Thanks to the secretive background maneuvers of the Almighty Algorithm, the very first thing I saw online after my private screening of Women Talking was a few viciously negative tweets declaring it one of the worst movies of the year. I understood them, even though I do not agree. Sarah Polley’s latest is a stage play adaptation of a hot-topic novel, one with prescriptive declarations to make about the rigidly gendered power dynamics of mass-scale sexual assault. It’s an opportunity for some of the most critically lauded actors in Hollywood—Frances McDormand, Rooney Mara, Claire Foy, Jessie Buckley—to dress up in rural-America poverty costumes and deliver perfectly tailored Oscar-clip soundbites with industry-damning implications about the post-Weinstein fallout of #MeToo. It’s also visually ugly, recalling a 2000s era switch to digi filmmaking that used to clog up the broadcast schedules of IFC and the Sundance Channel (back when they used to play movies at all). I totally understand how someone could be coldly cynical about Women Talking as Bad Art with Good Politics. Personally, I found it to be crushingly powerful from start to end, more than I had emotionally steeled myself for. Even its drained, pallid color palette, which looks like a fundamental flaw from the outside, completely works in the moment. Everything in the film is grim, grey, grueling – even its stabs of humor. It’s an earnest, wounded, furious howl into the soulless abyss of traditional gender dynamics. Like any political protest, you can either join in its righteous chorus for personal, communal catharsis, or observe how small & ineffective it looks from a distance.
Inspired by true events, Miriam Towe’s source-material novel details the aftermath of the habitual, conspiratorial rape of women in an isolated Mennonite community in the 2010s. Drugged with livestock tranquilizers and assaulted in the night, the women were told that these acts of violence were “the work of ghosts or Satan [. . .] or a wild female imagination” by their abusers, communally gaslit until those same men were caught in the act. Thankfully, Polley only revisits these violations in flashes. Most of the film details a hayloft meeting where the women decide what to do now that the men’s crimes have been exposed: leave, fight, or forgive. The camera drifts around the barn in an attempt to make cinema out of this stationary debate, recalling William Friedkin’s tight-set stage play adaptations The Birthday Party & The Boys in the Band. Mostly, though, this is a movie of ideas not images, as indicated by its dim, dingy color grading. As the women draw up very simple Pros & Cons lists for each of their painfully shitty options, the deliberation gets broadly philosophical in a way that reaches far beyond the specifics of this particular atrocity. It starts with the tension between the impossibility of forgiving such a heinous act and the possible denial of access to Heaven if that forgiveness is withheld. From there, they push past the religious implications of their decision to ponder more universal conundrums about the violence men put women through on a mass scale, and whether the pleasure of their company as individuals is worth the potential harm of their power as a unit. Both within the context of this story and in the world outside it, there are no easy answers.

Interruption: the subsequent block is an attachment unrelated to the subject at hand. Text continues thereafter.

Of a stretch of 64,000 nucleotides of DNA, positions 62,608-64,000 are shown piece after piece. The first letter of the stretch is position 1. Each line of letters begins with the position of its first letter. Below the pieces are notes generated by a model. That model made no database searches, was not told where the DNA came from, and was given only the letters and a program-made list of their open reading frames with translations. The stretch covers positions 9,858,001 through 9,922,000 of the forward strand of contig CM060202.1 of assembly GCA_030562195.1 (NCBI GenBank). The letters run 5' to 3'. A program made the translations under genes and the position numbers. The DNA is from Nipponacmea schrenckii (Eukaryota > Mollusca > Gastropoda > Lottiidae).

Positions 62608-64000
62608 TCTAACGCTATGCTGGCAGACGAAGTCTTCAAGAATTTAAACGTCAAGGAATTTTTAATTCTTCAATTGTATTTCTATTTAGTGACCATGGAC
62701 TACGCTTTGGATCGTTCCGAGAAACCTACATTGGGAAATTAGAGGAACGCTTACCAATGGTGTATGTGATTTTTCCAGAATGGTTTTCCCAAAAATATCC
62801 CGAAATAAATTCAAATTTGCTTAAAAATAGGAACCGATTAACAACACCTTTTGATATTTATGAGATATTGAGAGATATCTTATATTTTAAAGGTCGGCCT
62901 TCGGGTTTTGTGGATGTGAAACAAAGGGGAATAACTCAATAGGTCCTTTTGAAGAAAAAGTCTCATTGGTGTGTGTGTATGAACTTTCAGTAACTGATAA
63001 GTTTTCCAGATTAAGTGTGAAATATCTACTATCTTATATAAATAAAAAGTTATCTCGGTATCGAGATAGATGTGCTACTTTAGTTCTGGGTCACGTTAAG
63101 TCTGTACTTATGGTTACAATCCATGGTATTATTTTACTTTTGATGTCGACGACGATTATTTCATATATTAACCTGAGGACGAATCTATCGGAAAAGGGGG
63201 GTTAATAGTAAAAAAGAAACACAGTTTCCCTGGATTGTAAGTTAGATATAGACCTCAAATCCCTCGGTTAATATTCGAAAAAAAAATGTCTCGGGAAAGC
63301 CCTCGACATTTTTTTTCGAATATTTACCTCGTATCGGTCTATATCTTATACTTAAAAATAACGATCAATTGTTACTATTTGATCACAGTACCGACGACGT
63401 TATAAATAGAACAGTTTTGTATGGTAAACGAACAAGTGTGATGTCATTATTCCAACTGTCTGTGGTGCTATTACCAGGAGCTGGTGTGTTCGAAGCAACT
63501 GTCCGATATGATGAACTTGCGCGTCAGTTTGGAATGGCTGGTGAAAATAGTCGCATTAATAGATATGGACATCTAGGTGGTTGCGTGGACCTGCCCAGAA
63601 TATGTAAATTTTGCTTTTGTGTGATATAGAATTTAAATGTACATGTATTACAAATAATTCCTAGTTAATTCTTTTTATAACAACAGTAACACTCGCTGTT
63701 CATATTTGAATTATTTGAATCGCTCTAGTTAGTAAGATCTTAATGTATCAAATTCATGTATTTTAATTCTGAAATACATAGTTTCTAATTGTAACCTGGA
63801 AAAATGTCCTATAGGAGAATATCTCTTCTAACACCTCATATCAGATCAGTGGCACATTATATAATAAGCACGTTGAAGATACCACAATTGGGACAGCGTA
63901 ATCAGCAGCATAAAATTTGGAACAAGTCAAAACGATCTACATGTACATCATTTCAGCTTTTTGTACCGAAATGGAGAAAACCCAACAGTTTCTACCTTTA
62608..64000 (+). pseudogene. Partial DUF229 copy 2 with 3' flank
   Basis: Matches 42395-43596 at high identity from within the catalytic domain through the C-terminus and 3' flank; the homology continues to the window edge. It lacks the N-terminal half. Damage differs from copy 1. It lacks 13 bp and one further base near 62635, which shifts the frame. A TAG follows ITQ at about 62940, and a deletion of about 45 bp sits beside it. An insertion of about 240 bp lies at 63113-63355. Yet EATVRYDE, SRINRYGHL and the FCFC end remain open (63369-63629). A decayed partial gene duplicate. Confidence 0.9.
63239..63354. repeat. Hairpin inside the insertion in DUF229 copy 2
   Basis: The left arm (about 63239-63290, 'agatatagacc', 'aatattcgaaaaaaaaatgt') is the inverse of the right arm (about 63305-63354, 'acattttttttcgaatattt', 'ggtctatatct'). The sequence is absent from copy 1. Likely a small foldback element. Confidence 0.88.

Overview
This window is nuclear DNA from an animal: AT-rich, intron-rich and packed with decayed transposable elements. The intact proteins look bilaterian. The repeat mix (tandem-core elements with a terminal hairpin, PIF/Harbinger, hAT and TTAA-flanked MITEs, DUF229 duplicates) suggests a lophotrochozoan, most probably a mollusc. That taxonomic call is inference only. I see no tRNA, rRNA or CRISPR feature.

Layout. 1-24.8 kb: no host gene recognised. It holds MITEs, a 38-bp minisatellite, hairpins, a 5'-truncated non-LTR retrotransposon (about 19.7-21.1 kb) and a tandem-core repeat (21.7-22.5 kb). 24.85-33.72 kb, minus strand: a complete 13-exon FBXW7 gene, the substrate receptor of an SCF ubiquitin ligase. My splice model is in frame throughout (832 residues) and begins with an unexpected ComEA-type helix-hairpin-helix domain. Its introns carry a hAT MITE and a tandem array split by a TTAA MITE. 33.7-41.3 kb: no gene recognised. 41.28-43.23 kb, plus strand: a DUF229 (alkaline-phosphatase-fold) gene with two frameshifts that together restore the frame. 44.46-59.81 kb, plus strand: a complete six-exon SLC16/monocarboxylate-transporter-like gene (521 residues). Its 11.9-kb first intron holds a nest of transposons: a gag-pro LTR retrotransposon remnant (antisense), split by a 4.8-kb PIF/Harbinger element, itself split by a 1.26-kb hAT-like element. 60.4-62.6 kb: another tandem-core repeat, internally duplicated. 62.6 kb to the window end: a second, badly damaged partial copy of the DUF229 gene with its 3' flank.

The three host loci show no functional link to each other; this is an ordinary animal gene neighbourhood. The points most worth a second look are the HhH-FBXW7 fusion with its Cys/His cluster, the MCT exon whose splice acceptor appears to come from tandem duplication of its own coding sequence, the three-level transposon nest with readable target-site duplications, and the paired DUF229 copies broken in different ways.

There were a couple fleeting moments in Women Talking where I was disappointed by how literal & straightforward Polley was being in her messaging. The movie gets its point across plenty clearly without horror-tinged flashbacks to victims smearing their blood on bedroom walls or onscreen text declaring “What follows is an act of female imagination.” As a dialogue-driven Movie of Ideas, however, I can only report that it weighed heavily on my mind & heart. Despite their shared religious beliefs, the titular women are all drastically varied in age, experience, bodies, and temperaments. The only thing that unites them, really, is their victimization by the other half of the colony; they are united by hurt, anger, and grief. Even the “woman” narrating the story is a child’s voice, a sharp indicator of how predatory men see their fellow human beings. This is not an easy sit. It’s typical to the types of two-plus-hour misery dramas that crowd the movie release calendar this time of year. It asks bigger, more devastating questions than most Awards Season weepies tend to, though, even if its philosophical prodding can easily be mistaken for political didacticism. And since its initial ecstatic praise out of the festival circuit is now being swatted back by a few loud, indignant cynics on Twitter, I assume it’s going places. It’s going to reach, challenge, and upset a lot of people – as long as they’re willing to engage with its troubling questions beyond initial reactions to its muted imagery.